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It appears that CSs were right all along

Discussion in 'Supply teaching' started by les25paul, Aug 25, 2011.

  1. les25paul

    les25paul Star commenter

    Following today's news that GCSE results rose for the 23rd year running with an increase in the higher grades I can only conclude that our CS colleagues have right all along.
    It is now clear that there is no requirement for qualified teachers any more since any "old Joe" can take classes and rise standards. With a considerable cost saving as a bonus. Think of all the extra savings that could be made by reducing the number of Teacher Training establisments and their associated running costs. There is no need to train so many any more. Furthermore just think of how much could be saved by replacing a Headteacher with a CS,
    Now that the Education mess has been sorted I propose that CSs turn their "now proven" talents to solving the rest of the UKs problems. Lets have unqualified people running our courts to deal with the rioters and in our hospitals to reduce the waiting lists. I cannot wait for unqualified people to become airline pilots since that will be reflected by lower ticket prices. CSs could resolve international problems too and I'm sure they would have found that Gaddafi fellow by now (might have spelt his name wrong but since ther will be no CSs on this forum I not expecting a barrage of helpful corrections). We could also have people who dont know what they are doing running our banks to solve the financial problems we have (or has that already been tried).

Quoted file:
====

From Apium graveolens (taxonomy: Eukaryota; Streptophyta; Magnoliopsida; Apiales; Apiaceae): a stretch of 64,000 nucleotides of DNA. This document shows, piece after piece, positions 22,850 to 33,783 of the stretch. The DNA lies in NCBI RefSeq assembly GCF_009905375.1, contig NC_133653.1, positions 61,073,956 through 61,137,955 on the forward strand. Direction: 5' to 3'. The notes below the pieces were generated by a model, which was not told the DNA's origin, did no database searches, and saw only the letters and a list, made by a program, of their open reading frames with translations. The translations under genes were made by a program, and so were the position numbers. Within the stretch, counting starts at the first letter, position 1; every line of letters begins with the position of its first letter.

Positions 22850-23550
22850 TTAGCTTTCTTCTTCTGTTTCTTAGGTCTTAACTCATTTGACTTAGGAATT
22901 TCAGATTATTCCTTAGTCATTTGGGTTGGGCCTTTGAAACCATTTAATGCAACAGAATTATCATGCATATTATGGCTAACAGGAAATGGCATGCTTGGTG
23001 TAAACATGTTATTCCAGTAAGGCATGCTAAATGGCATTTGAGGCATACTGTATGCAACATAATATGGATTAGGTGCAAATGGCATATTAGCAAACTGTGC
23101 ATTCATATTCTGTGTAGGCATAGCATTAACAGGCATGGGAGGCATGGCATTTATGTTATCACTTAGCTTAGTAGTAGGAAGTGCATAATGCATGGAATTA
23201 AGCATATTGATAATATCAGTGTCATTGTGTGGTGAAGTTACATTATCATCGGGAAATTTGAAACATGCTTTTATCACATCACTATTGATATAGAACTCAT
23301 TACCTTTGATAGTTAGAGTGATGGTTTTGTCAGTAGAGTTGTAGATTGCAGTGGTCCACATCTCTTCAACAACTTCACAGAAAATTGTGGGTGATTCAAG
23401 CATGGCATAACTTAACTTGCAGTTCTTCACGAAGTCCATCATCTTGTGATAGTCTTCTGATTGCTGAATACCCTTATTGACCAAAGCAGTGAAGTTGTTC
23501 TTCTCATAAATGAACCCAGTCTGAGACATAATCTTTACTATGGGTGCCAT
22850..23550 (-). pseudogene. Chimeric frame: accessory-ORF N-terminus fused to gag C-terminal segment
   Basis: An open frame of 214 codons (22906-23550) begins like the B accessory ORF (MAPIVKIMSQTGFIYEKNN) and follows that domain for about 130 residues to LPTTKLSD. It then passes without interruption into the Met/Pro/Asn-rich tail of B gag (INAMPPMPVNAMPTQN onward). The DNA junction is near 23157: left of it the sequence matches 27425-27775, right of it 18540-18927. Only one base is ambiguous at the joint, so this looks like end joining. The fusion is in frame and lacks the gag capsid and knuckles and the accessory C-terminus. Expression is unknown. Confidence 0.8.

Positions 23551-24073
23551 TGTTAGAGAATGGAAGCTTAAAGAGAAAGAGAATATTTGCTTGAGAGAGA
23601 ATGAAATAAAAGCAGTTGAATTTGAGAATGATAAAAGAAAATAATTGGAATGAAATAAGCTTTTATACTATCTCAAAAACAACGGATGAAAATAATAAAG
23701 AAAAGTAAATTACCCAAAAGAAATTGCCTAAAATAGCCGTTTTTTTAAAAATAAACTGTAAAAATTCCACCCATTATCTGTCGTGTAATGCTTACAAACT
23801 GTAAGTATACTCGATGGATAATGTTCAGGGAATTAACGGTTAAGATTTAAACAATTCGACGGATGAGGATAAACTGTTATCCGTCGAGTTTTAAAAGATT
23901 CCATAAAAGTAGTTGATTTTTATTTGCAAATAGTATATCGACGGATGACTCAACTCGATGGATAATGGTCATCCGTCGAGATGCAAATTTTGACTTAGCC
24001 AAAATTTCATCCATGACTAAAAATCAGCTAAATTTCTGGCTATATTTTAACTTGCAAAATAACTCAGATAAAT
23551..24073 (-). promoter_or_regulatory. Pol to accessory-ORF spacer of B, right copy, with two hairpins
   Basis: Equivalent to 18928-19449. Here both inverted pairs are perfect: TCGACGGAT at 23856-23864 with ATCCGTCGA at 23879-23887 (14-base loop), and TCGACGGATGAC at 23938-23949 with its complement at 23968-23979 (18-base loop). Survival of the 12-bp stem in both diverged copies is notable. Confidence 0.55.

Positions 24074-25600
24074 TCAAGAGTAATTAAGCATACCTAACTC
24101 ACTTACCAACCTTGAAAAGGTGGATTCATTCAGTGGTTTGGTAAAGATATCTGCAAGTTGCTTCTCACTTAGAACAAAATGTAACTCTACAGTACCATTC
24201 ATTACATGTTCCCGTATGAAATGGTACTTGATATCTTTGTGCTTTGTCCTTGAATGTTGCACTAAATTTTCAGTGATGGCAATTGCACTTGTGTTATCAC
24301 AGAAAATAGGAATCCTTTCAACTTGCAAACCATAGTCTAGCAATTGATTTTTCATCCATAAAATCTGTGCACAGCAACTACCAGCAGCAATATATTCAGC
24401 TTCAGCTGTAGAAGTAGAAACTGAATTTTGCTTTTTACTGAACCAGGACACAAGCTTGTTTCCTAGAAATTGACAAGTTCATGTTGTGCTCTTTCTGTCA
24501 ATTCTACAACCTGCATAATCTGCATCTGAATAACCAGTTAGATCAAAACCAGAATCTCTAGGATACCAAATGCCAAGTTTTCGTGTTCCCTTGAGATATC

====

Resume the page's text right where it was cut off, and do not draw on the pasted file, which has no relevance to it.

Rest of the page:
I couldn't post this comment on the CS forum because we are not allowed to be there.[​IMG]

    PS To any CSs please don't get too upset, this is a "Micky take" [​IMG]
  2. [​IMG] Well there you go. But as they are about to get rid of modules/resits and to some extent coursework I think this will change as spoonfeeding will not be possible.
    With one course I could mention I used to be able to get a class of 30 to a C grade in one section in 50 miutes so some of the courses out there are not really that taxing.
  3. magic surf bus

    magic surf bus Star commenter

    les25paul: I assume you sub-contracted a CS to write your post for you?
  4. teachur

    teachur New commenter

    No, this won't change at all. Standards have not only dropped, they have nose dived - hence my decision to leave teaching as soon as possible!

    They will just make all the exams easier like the rest of the courses. Soon all exams will be like the first few questions on Who Wants to be a Millionaire!
  5. We need to vote in a labour government at the next election to get more CS to improve our standards. Who needs real teachers? They are merely elitist "facilitators of learning".
    As long as students can scribble a mark in the "name" section with something called a "pen", they should get an A*.Same applies for university education. Soon, everyone will be well educated, with 10A***s, 5A***s at A level, with a 1:1 degree, and able to make an X mark + fingerprint when asked to write their name on a job application form.
    Employers will be rushing for these top tier candidates. We have a bright future ahead of us.
  6. Pennyforyourthoughts

    Pennyforyourthoughts Occasional commenter

    I am amazed to see in my local paper some getting up to 7 and 8 A* and some getting up to 14 GCSEs ..... is this normal and how and when did they sit them, would they have been taken and re taken over a 3 year period. Some schools now starting GCSE studies in Year 9. With some taking BTec which are equivalent to 2 GCSEs I suppose it would soon add up to 14 (only 7 subject though) its all confusing to those of us who thought 7 or 8 was great going. The results certainly seem to be getting better and better BUT are they really............... no wonder employers are not trusting the exam system.

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